Rural wood products of no commercial value to the forest industry could soon be marketed and sold in B.C. urban centres.
Community Futures Stuart Nechako is launching a new initiative called Mongrel Wood collaborative which will generate side revenue for community members.
“Most of the untenured areas in the province, the ones the logging companies didn’t want, are probably our richest supply of these kinds of products, so to their industry, this is ‘mongrel’,”said general manager Graham Stanley.
“Nobody wants it, and this is what we’re dealing with. If we pull this off we’re actually building something out of nothing.”
The initiative aims to market and distribute organic materials such as pine cones, willow and other scrub tree pieces that can be used to hand-make rustic designed products such as twig furniture, garden accents, furniture and Christmas or other seasonal craft items.
Stanley believes the initiative would support local families and hopes to take it even further by getting a rustic design-producing company off the ground in the Stuart Nechako region.
We have a new initiative that we are working on to generate a lot of side revenue for local people. Some may look at…
“This province needs the cash flow from its own purchases,” he said, noting a rustic-designed table made from wood imported from India was being sold in Vancouver for $1,000.
“We can’t keep sending hundreds of millions of dollars offshore.”
Stanley said it was a year ago a program was started to introduce the idea of taking community concepts and making them into marketable products. From there a resulting organization called Ideas To Market (ITM) was developed to promote, create and operate the plan.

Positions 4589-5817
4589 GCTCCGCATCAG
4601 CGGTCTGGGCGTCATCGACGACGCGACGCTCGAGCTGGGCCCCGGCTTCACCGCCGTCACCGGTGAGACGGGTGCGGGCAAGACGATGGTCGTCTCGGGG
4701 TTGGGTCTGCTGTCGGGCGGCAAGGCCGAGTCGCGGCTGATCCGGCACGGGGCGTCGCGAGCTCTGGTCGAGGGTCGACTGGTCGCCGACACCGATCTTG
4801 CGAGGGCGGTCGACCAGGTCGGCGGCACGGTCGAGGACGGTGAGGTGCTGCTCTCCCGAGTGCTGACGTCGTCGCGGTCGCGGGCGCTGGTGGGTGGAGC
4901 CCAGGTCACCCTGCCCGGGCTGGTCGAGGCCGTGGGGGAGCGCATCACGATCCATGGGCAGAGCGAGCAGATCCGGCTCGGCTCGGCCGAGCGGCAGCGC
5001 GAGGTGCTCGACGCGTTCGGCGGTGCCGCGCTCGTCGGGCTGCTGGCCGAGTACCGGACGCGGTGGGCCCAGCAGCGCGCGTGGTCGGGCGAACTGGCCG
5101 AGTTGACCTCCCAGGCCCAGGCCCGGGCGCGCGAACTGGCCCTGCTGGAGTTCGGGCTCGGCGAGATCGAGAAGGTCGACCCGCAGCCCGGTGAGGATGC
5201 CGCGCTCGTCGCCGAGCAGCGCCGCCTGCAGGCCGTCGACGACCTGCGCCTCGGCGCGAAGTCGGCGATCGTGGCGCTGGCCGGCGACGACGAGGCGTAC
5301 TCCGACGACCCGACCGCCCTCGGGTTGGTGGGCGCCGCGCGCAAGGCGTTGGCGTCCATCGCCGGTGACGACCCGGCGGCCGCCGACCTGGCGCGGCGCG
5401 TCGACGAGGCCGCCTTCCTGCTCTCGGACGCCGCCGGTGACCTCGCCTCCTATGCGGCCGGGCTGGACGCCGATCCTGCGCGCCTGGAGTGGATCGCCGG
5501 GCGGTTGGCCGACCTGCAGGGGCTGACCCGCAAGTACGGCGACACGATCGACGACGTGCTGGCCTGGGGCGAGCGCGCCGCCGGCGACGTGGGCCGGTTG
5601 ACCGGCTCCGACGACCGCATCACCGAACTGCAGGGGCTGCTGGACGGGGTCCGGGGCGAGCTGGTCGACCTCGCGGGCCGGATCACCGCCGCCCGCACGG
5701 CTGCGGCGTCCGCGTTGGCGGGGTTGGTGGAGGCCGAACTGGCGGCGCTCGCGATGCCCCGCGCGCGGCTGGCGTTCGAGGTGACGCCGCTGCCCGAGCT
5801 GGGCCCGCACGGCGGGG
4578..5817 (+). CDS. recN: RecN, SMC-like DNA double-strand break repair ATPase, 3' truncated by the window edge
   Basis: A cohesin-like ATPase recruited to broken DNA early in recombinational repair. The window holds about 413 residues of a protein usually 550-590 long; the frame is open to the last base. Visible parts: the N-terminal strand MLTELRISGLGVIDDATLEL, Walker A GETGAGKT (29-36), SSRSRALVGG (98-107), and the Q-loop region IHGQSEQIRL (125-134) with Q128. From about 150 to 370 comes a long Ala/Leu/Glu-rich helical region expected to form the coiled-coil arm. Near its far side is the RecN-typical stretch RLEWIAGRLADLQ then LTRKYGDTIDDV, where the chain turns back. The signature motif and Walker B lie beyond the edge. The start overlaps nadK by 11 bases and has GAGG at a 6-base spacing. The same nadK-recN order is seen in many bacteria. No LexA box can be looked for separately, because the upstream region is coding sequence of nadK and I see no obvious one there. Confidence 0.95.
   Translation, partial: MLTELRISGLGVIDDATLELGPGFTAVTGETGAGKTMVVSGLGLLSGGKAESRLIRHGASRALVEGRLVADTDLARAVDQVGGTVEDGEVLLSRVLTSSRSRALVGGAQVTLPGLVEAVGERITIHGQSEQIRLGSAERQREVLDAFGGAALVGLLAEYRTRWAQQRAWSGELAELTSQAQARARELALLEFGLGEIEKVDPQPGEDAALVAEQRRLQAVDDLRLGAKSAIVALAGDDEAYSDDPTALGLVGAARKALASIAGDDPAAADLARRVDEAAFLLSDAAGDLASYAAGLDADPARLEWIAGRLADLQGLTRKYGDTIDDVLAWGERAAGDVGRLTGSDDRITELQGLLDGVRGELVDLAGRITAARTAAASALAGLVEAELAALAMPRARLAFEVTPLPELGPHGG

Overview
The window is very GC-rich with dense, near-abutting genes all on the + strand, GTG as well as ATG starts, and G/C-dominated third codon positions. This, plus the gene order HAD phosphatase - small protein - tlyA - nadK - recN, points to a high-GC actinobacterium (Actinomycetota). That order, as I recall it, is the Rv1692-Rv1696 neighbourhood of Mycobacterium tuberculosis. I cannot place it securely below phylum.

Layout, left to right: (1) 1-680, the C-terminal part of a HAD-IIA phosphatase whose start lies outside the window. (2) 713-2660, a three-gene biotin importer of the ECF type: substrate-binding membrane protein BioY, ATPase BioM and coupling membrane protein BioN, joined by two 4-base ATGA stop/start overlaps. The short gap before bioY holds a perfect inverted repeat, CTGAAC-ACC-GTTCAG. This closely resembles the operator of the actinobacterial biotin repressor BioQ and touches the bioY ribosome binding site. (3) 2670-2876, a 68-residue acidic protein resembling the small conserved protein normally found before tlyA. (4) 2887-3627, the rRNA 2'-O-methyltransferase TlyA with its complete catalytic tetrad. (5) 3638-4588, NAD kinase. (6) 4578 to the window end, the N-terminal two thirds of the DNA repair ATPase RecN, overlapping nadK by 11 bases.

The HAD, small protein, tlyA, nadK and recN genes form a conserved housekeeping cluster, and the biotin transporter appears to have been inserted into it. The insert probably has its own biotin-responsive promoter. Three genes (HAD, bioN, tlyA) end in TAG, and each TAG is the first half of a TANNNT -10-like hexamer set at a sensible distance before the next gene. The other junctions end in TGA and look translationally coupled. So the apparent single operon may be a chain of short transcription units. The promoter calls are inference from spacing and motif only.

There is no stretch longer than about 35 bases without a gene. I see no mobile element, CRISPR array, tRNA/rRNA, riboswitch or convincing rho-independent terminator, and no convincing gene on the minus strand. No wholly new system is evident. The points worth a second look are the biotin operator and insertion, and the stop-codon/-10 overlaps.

ITM, according to Stanley, sets down the foundation to collaborate on bringing products to market by researching current consumer market prices and determining which products could be produced and distributed for urban communities, including Vancouver, Victoria and Kelowna.
“Part of my research and my discussions in developing gaps is I realized that rustic design was not being properly serviced and the consumers did not have access to rustic and other botanical forest products such as crafts that would be marketable and appealing to the consumer base in the urban areas,” he said.
“So the first step on developing an industry on supplying rustic design products would be to have a reliable and consistent supply of the raw materials, and Mongrel Wood collaborative is set up to fill that need.”
Harvesting and collection would be completed by independent contractors supplying Mongrel Wood with inventory in the distribution channel kept to a minimum.
Once that need is filled, Stanley said the next step would be for individuals, organizations and businesses to explore making rustic designed products.
“If this takes off, don’t be a bit surprised if there are 34 Community Futures doing ITM,” Stanley said, adding he is working in partnership with Community Futures Fraser Fort George.